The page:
By Matthew Wells
With up to a million people displaced by Hurricane Katrina, cities across America have been offering shelter, including the city of Los Angeles.
Baxter says the centre is using the presence of evacuees to raise its profile
The largest group of several hundred evacuees have been housed at a Christian outreach ministry based inside a former hospital complex, called the Dream Center.
"When they come in, you can see the Hollywood sign," said Jake Rogers, one of the young staff members who has been working flat-out to help the evacuees.
"For about 90% of people I talk to, nobody's ever been to California before," he added.
It may be close to America's dream factory, but the 10-year-old church mission is far removed from the manicured lawns of nearby Beverly Hills.
It provides community services, refuge and hopefully a fresh start to local down-and-outs, with no strings attached - although a commitment to born-again Christianity is obviously encouraged.
Less than a fortnight after opening their doors, there was no room left to store donated goods, but dozens of Los Angeles residents are still volunteering their time and services every day.
Visiting the centre for a few hours last week, it was clear that some evacuees were deeply concerned by what the present and future has in store for them.
"We haven't got any gangs in [New Orleans]," said 23-year-old Jamal Johnson, comparing the street culture of his still-flooded home town, with the gang-dominated life of young men in LA's black and Hispanic neighbourhoods.
"We're not used to that gang stuff. You can't wear red and blue [in LA]. Back home we wear whatever we want when we wake up," he added.
His friend Ricky Valentine said he was desperate to leave the Dream Center: "We can't get none of the cash benefits because we're staying here. We need them so we can try to move on and get back into society.
"We're not used to feeling like we've got to be in prison. We're evacuees, not prisoners," he added angrily.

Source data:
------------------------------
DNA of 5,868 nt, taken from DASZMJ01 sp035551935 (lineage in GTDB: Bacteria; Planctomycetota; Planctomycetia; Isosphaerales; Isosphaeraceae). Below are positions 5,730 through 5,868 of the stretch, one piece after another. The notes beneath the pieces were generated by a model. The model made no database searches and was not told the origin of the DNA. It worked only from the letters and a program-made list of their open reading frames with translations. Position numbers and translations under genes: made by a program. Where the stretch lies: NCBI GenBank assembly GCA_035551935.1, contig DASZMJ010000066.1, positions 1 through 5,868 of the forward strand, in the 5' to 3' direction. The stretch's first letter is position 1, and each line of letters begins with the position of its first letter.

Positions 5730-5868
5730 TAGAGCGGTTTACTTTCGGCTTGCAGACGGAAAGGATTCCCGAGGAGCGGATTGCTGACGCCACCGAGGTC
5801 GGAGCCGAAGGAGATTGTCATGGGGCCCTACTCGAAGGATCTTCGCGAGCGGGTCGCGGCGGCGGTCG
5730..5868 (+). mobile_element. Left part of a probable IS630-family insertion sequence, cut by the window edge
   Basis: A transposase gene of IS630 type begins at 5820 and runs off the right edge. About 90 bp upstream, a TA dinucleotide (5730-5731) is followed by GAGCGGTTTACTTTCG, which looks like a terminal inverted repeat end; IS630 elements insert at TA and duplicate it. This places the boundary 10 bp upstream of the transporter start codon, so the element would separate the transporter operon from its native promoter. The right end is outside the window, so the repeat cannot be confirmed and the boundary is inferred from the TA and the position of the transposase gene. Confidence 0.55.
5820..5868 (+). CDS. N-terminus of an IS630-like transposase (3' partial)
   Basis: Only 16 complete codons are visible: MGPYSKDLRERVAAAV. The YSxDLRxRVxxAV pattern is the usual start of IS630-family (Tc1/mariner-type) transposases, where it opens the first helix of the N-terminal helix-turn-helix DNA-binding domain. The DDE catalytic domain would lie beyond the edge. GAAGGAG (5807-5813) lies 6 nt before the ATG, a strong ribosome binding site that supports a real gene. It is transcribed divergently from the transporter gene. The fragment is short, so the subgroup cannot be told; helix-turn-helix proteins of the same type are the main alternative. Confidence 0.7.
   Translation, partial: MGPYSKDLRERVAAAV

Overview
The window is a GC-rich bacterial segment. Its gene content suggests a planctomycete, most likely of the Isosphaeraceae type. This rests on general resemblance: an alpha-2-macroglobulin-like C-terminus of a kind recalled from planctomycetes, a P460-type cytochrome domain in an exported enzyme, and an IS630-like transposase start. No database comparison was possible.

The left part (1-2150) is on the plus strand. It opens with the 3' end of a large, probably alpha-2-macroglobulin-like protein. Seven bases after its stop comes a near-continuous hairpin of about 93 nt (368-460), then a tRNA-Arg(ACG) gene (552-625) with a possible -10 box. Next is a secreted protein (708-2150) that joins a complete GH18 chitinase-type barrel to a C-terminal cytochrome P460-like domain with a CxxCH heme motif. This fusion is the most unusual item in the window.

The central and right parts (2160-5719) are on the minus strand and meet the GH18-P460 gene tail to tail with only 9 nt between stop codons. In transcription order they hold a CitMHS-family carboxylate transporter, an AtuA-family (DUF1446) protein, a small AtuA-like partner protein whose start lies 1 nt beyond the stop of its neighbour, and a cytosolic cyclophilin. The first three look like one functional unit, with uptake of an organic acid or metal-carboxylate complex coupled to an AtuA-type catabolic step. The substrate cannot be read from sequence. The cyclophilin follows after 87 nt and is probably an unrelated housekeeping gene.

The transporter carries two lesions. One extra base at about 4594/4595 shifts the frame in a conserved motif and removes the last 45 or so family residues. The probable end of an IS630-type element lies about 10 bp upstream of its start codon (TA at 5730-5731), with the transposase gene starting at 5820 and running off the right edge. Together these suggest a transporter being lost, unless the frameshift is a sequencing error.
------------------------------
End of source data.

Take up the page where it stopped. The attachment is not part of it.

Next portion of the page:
Although the sense of gratitude towards donors and many hard-working staffers at the centre was still apparent, there was also resentment and frustration.
Two women I interviewed in front of a Dream Center staffer, approached me later when I was on my own, to say they felt like criminals who had to beg for basic necessities.
They said they had held a crisis meeting with staff to ask for cash and items they had seen being delivered, to be passed onto them by the church authorities.
Benny Baxter, 36, an electricians' union worker from the New Orleans area, claimed that the centre was using the evacuees' presence to attract donations and publicity for its own projects.
"People have donated, to go to us...They didn't donate it to the Dream Center so that the Dream Center can take California's drug addicts and rehabilitate them," he said.
Staffer Jake Rogers, wearily rebuffed that kind of criticism, saying it came from only a tiny percentage of the evacuees:
"Some people still have the wrong perception of everything. We're doing everything we can to help these people, to get them houses, get them jobs," he said.
Last Friday, the relief centre was visited by several homelessness advocates following evacuees' complaints, and they announced that there were no grounds for a formal investigation into the Dream Center's practices.
In at least one instance, opening up the centre's doors to the media clearly backfired.
National television host, Dr Phil McGraw - whose faith-based family counselling show has a wide following - aired a segment last week, filmed at the Dream Center.
In it, a handful of lucky families were donated new homes and $10,000 or more, to start new lives nearby.
One Dream Center staffer admitted that the programme had caused widespread resentment among some of those left behind.